The lines given to both companions were fun and witty, but the best line went to dopey companion Rory. Trapped on the Dalek spaceship, about to be sent down to the asylum, it's time for last questions about the dangerous mission from the Doctor and friends in front of the thousands-strong Parliament of the Daleks. The Doctor asks whether the Daleks are alive. Amy asks if they are still armed. Rory quickly thinks, then asks: "What colour?" - to which everyone looks away, clearly embarrassed on his behalf. "Sorry," he says. "there weren't any good questions left."

The main location, of a Dalek underground asylum where ex-Kaled soldiers go to be forgotten about, whether because wounded or driven to despair and madness (perhaps by a Tory government!) was quite unnerving and didn't seem all that far removed from reality - I actually felt sorry for these forgotten about Daleks.

While there was a rush to finish this episode and a killer anti-climatic feel almost from the start, it was refreshing to abandon the story arcs that had previously been derailing the series and some scenes that were slowed down, including the battled, straightjacketed (or as good as) damaged Daleks, sleeping in the gloom because, rather awfully - they were probably bored, were outstanding. Those living things of slimy skin and claws inside thick metal casings that were rusting away - had they just given up on life without a battle left to fight? These forgotten Daleks suddenly reawaken in front of Rory, with a creepy pathetic battle wimper of 'eggs.. eggs.. (Rory asks them what "eggs" they are looking for - groan or cheer as appropriate here) ..eggs-terr-minnn..'.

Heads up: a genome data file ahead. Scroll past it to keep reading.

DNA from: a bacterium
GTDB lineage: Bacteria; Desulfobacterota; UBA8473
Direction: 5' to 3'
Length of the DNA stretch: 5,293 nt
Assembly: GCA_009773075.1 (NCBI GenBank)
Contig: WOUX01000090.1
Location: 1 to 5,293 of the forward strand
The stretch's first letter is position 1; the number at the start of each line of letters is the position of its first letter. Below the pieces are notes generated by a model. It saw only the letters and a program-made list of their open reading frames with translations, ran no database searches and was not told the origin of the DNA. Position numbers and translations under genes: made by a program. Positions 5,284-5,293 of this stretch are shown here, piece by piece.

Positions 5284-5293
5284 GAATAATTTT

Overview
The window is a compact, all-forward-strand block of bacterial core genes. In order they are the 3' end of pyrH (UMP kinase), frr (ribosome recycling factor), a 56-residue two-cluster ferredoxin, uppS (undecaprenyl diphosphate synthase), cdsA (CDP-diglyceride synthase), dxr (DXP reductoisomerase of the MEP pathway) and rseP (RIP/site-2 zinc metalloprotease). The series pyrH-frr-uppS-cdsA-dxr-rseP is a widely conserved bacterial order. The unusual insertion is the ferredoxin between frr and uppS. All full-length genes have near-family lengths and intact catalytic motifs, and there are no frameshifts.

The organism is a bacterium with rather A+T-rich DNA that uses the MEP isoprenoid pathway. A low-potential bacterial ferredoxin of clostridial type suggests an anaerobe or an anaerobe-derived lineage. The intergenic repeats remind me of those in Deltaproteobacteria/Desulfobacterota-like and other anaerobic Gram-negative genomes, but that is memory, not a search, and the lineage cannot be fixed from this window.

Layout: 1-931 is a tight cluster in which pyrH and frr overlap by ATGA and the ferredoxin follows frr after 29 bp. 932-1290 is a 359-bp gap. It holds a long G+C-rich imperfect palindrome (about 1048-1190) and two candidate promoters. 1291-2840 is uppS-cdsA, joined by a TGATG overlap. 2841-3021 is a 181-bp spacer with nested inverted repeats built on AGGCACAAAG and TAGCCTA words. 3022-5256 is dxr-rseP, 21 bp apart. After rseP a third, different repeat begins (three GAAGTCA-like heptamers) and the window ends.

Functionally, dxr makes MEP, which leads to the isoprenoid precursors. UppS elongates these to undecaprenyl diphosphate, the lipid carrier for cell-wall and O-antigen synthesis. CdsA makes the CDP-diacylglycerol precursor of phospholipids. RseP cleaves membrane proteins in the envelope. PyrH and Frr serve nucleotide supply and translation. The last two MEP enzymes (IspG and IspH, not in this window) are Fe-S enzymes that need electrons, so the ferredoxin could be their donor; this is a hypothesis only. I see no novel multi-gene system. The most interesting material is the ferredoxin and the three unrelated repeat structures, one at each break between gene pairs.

The opening scenes in the shadows with the Doctor meeting a potential foe as an accomplice despite knowing he is probably walking into a trap, was a complete steal from Tom Baker's 1978 adventure The Invasion Of Time, and also something of a copy of Luke's hooded entry into Jabba's lair in Return of the Jedi. Even the snow scenes and the watchful periscopic eye peering out of the snow and viewing the action through a lens reminded of the opening scenes on ice world Hoth in another Star Wars movie; The Empire Strikes Back (Luke surveying the wintry landscape through a viewfinder). Either Doctor Who is getting more geeky - or I am.

Still, it's taken nearly 50 years for a writer to crack a gag that 'exterminate' sounds like 'eggs-omelette-make', surely that's worth a bonus point, despite the fact that we were all saying much the same thing in the school playground once - probably while wearing the same short trousers that I suspect writer and executive producer Steven Moffat has since forgotten to take off.

After the snow has settled there is one image that remains from Asylum of the Daleks that makes everything worthwhile - Zombie Daleks! Actual, full-on, dead rising, part-Dalek, part-zombie monsters. To quote Matt Smith's increasingly laconic Doctor at the start of the episode as he stood surrounded by all those thousands of Daleks chanting "Save the Daleks!" rather than "Sieg Heil": "Well, this is new." It kind of became a theme over the following fifty minutes.

words: mark gordon palmer